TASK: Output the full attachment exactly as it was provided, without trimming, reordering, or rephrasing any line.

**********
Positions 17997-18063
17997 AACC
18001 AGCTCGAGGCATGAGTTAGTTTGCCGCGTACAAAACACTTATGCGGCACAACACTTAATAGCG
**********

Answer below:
Positions 17997-18063
17997 AACC
18001 AGCTCGAGGCATGAGTTAGTTTGCCGCGTACAAAACACTTATGCGGCACAACACTTAATAGCG